The electric streetcar, or trolley was an American invention, and prior to WWII, the United States had more streetcar systems than any other country. If they were so popular, why did they all disappear? Well most popular ideas on the subject are (nearly) completely wrong. Here’s the real deal.
You will hear a lot of baloney about why streetcars disappeared. From conspiracy theories, to spurious, but believable claims about them being far too expensive compared to buses.
While it is true that in some cities oil companies and automakers (looking at you GM) conspired to replace streetcars with buses, and it is also true that building and maintaining electric streetcar infrastucture is expensive - these were relatively minor problems in the big picture of street railways in the U.S. Let’s look at the things that killed streetcar systems in rough chronological order.
1: The vast majority of street railways systems were under-capitalized, under-maintained, and/or haphazardly built and operated. In fact a good deal of systems weren’t even made to provide proper transport. A popular thing to do in the 1890s was for a developer to buy up a huge plot of land just outside of a city, build some houses, sell some plots, and then lay down the cheapest streetcar line they could into the city, just to ferry prospective home owners out to their new suburb. These lines would then be bought up and incorporated into a larger existing system, or they would be run to death and abandoned - or if the whole development failed, simply scrapped. Other systems were just built in towns too small to sustain their operation.
2: In many cities streetcar operators purchased franchise rights from the city. The conditions laid down by the city would seem ridiculous by modern standards, and in many cases were not practical. Streetcar companies for instance had to maintain any street they laid rails on. They also had to get their fare rates approved by the city, promise certain levels of service, etc. The primary problem with this was that most cities would not let operators raise fares enough to operate profitably. Many companies got stuck with 19th century fares well into the 20th century. Predictably they had to go out of business or cut back service to survive. And when they cut back service, people just bought cars and most of their customer base evaporated.
3: World War II. Gas rationing meant that ridership of street railways went WAY up during the 1940s - on many systems that had already thrown out their redundant rolling stock, and torn up less trafficked lines during the 1920s and 1930s. These systems also couldn’t build new rolling stock, or replace worn out rails due to steel rationing. By the end of the war many systems were so worn out there wasn’t even a question of refurbishing them - there was hardly anything left to refurbish. For most this meant scrapping all the streetcars and rails, and buying buses or trolley buses.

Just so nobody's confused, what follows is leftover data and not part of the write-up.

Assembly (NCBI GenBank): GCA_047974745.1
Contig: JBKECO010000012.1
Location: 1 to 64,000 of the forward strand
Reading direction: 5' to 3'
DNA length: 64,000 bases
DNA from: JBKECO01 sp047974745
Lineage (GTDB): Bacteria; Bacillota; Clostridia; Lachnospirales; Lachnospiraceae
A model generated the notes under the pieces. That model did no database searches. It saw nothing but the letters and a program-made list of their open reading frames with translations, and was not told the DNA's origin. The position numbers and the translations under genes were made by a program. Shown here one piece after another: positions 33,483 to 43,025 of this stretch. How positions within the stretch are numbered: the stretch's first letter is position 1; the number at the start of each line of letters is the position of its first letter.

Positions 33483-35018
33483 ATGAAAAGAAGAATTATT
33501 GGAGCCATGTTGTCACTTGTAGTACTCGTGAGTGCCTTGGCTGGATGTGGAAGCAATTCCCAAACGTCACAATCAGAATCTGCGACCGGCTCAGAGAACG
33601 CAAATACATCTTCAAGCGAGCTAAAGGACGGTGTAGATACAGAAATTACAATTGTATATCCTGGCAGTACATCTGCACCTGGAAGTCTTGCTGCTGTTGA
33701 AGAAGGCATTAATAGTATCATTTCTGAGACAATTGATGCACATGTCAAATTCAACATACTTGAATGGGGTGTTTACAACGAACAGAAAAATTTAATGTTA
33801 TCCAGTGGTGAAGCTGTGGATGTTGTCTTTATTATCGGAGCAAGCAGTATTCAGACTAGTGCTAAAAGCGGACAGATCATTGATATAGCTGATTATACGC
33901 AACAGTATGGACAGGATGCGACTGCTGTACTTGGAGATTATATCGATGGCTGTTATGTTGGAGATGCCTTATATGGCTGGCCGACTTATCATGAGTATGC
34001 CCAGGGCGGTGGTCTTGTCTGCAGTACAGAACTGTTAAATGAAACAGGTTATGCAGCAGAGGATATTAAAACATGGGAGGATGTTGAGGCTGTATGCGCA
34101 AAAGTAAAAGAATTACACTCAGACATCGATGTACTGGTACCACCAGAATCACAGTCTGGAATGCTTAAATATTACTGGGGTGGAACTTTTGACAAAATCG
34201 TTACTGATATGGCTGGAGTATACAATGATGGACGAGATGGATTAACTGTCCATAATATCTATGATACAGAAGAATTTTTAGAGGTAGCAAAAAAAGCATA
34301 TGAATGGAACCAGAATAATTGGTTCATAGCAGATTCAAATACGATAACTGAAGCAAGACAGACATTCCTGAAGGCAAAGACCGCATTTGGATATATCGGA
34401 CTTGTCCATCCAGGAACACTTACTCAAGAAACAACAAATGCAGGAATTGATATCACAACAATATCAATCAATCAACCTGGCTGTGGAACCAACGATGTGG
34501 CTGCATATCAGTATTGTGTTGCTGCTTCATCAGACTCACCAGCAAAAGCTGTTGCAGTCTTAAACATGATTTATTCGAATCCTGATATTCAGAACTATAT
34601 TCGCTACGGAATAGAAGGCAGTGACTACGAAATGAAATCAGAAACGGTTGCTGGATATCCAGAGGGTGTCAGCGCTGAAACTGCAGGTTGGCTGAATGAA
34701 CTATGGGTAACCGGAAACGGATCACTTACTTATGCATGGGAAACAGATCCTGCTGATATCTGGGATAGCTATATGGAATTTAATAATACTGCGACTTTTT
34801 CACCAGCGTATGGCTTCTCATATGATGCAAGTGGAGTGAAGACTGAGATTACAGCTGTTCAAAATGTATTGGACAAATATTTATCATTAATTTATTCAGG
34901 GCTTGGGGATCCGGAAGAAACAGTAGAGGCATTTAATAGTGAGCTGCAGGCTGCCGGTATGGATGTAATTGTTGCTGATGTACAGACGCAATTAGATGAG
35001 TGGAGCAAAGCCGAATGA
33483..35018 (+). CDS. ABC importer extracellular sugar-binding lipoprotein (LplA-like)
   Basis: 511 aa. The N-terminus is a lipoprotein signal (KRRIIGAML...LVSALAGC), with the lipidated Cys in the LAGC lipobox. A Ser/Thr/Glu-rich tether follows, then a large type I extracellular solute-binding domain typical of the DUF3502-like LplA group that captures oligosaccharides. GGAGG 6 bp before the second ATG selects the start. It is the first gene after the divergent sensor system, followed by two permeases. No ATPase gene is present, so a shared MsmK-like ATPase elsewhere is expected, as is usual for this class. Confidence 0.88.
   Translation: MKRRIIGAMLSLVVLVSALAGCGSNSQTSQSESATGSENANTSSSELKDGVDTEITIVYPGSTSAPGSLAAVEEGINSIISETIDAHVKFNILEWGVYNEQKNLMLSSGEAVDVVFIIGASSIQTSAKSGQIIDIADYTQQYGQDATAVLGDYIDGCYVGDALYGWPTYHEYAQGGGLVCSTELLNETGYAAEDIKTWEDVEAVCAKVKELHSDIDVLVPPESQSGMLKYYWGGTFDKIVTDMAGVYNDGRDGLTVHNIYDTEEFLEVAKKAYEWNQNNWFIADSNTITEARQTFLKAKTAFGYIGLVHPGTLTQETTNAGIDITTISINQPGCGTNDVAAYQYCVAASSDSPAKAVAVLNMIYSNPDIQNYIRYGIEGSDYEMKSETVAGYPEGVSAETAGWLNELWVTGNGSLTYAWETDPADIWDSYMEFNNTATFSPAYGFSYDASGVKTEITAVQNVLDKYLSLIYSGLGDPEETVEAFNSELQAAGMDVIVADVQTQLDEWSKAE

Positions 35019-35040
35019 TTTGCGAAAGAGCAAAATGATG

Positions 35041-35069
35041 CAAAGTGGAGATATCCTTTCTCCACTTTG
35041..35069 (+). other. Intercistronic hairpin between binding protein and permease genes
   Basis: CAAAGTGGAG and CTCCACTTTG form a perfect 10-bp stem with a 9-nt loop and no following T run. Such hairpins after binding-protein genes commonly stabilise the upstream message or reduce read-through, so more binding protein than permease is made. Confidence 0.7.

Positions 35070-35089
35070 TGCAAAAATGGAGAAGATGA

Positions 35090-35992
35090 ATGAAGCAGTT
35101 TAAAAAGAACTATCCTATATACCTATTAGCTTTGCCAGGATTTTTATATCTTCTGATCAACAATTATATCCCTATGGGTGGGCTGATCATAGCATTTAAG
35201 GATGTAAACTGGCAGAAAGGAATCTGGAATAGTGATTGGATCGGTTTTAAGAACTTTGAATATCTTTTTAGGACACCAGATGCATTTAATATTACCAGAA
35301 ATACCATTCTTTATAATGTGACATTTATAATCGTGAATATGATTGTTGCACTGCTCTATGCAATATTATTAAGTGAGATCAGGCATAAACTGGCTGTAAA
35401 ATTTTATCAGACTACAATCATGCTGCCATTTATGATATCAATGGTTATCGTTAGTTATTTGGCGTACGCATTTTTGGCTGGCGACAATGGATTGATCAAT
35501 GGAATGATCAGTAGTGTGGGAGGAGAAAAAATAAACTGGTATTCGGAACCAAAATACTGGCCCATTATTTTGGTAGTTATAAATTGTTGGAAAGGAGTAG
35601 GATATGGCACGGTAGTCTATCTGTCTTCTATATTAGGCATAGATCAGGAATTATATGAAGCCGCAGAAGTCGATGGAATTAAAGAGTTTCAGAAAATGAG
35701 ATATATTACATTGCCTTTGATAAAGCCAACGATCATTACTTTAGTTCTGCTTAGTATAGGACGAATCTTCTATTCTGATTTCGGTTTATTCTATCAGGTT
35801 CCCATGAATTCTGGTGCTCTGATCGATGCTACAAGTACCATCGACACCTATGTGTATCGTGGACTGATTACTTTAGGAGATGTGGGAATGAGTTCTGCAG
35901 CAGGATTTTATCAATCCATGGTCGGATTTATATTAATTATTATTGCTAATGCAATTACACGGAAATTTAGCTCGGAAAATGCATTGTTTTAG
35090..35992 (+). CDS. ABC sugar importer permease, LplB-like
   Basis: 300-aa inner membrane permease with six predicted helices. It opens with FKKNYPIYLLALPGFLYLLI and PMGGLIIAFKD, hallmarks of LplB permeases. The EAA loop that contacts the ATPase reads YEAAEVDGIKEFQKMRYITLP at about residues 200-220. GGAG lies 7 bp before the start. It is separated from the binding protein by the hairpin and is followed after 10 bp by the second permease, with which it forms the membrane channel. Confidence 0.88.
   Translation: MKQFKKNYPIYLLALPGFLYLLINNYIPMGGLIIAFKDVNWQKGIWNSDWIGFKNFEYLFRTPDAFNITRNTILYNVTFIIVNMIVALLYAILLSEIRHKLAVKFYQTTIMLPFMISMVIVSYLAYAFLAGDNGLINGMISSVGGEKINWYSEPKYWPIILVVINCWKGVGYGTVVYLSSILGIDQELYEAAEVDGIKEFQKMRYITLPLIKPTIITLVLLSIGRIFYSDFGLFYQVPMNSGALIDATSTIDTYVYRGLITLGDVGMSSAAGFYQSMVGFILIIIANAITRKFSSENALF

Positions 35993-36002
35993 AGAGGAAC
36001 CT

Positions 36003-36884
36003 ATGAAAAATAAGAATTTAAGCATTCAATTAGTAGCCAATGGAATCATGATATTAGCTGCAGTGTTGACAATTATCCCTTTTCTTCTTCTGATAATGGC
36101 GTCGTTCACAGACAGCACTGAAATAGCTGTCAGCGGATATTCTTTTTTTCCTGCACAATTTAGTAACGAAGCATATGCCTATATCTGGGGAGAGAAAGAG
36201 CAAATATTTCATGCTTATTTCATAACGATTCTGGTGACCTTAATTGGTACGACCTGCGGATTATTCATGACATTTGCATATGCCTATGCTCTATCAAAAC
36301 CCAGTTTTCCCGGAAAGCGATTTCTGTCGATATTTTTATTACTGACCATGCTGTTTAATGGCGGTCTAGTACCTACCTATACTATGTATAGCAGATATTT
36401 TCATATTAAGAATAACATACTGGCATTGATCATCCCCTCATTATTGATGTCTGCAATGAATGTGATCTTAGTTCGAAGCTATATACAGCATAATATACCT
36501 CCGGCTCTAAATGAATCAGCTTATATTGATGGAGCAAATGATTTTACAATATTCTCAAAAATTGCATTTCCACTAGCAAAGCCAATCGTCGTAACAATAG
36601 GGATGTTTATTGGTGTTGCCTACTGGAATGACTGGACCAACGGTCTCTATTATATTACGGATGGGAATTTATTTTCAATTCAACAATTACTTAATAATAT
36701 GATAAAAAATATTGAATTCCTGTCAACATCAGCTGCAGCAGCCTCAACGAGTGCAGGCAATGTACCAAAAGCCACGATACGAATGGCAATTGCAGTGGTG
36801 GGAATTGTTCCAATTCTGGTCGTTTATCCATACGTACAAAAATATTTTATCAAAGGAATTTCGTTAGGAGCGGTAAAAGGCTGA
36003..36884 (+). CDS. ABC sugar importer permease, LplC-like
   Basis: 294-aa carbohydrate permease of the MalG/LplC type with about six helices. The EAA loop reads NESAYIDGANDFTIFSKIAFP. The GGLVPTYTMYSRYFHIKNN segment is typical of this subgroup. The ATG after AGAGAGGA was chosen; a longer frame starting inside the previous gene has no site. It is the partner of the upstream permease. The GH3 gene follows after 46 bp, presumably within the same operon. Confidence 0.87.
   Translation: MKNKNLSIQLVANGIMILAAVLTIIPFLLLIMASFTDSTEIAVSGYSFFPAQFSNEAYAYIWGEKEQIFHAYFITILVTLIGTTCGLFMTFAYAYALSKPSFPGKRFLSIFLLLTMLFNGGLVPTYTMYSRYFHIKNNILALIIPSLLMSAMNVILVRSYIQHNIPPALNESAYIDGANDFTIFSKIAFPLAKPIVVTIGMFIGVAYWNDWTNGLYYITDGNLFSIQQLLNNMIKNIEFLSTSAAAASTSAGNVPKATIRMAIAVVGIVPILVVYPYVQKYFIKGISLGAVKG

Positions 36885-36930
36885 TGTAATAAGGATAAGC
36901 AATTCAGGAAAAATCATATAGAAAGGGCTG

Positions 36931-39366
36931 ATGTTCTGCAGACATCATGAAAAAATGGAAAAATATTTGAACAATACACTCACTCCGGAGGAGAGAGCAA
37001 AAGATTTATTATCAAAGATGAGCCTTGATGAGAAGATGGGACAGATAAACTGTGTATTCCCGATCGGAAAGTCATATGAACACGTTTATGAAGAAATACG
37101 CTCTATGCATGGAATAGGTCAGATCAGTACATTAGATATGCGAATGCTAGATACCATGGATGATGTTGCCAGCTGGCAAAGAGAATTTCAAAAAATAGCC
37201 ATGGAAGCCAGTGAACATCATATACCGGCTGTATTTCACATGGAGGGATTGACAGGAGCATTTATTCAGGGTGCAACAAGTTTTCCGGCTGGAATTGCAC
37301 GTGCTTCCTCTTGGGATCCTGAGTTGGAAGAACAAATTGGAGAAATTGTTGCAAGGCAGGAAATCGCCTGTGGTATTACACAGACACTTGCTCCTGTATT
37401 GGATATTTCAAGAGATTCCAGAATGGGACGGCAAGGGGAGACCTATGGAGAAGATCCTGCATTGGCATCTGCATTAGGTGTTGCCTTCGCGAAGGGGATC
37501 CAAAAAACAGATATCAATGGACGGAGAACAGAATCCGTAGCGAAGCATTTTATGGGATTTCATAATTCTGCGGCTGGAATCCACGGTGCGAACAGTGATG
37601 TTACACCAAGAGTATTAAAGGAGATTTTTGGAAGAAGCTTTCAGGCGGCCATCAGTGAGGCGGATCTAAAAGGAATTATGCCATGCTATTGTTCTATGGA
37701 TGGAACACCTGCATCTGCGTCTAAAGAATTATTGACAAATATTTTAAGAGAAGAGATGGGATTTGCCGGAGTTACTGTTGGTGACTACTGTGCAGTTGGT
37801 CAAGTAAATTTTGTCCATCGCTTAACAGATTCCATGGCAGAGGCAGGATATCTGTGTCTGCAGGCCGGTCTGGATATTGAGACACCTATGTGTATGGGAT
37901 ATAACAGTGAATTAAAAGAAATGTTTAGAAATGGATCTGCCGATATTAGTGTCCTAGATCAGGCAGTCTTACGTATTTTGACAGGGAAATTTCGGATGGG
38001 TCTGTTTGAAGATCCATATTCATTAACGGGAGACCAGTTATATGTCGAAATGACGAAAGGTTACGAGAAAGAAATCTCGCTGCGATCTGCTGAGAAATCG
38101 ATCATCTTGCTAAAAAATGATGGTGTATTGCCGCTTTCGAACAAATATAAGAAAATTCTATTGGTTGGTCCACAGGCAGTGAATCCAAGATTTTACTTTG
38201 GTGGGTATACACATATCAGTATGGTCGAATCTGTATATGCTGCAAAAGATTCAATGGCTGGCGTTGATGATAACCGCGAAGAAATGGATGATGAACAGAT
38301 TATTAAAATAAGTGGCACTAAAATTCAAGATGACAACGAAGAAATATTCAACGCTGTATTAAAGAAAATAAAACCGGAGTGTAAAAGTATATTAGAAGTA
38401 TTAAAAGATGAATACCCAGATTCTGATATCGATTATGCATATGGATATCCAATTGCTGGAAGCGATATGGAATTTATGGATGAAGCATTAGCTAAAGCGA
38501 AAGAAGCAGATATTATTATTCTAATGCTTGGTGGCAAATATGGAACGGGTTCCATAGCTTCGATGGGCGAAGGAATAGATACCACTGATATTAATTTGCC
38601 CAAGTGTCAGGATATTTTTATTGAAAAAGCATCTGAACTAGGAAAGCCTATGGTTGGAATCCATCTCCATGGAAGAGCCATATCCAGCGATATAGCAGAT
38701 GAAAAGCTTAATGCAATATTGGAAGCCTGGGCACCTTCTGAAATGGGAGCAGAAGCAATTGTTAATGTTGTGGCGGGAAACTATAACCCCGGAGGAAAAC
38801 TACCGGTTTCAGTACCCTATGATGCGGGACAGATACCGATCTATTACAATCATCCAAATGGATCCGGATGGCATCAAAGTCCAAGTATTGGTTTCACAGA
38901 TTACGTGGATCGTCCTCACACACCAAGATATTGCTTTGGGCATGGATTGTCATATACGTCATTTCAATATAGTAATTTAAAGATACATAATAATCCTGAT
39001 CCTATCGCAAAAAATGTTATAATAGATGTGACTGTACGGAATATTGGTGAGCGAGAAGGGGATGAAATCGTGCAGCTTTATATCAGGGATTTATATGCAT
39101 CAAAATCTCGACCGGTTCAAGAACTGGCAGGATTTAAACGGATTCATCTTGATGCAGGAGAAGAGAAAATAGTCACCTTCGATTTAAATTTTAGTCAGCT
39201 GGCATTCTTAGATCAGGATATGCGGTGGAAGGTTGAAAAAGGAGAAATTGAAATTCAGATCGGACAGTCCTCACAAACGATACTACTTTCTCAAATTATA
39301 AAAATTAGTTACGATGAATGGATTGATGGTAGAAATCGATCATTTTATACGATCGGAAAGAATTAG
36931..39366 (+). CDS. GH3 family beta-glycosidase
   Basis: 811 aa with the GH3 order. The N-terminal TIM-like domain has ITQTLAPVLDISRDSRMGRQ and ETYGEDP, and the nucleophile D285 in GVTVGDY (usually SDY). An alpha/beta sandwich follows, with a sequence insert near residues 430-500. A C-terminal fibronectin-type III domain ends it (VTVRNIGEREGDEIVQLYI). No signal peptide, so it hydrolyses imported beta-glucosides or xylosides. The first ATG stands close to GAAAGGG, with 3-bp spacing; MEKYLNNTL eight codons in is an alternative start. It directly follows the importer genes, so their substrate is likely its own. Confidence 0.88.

4: One way streets. Supposing a line survived the war to be in good enough condition to be serviceable and a company decided to refurb or replace aging rolling stock - the next big obstacle was the adoption of one way streets after the war. On a two way street a line may only have used one set of tracks and simply reversed car direction at the end of the line. If the street became one-way, the company then had to lay a new line on the adjacent street - that is if the city would let them, and if they could afford it given how much work the existing systems needed after the war. Even trolley bus systems were killed by one way streets. Denver which abandoned rail service in favor of the electric buses in 1950, ended up selling them off only a few years later when one way streets were adopted in that city.
5: They looked old fashioned. It’s a superficial argument, but it was a very convincing one. Streetcars were old tech after WWII. People didn’t want to be seen riding them, cities didn’t want to have them on the streets, companies knew buses looked new and provided a novelty factor that had long since vanished from electric mass transit. Some cities did buy all-new streetcars, plate them in chrome or flashy paint jobs, but most didn’t. Everything was scrapped, and the money used to buy new buses. Rails were out, rubber was in. People really wanted a new world in the 1950s, and the old rail systems just had too much baggage.
6: It all adds up. When a system wasn’t making enough money because the city wouldn’t let them raise fares, they cut back service. When service was cut back people bought more cars. When people bought more cars cities had to institute one-way streets to accommodate increased car traffic. One-way streets meant rails and wires had to be relocated to more streets, which the system then also had to pay to maintain, streets which were getting wore out faster because more cars were being used by people who wouldn’t ride the streetcar because it looked old-fashioned... and it’s no wonder they threw the whole shebang into the trash.
There are of course, a myriad of smaller annoyances in getting a street-level rail system to work along with modern traffic (such as making a right turn from the middle lanes) but these are mere trifles compared to the big issues listed above.
So when somebody tells you about conspiracies, or oversimplifications about buses being obviously better and cheaper - remember the truth is way more interesting and intricate.
Anyway enjoy this wonderful 1952 film by John Krish (a film which got him fired) about the last of London’s trams: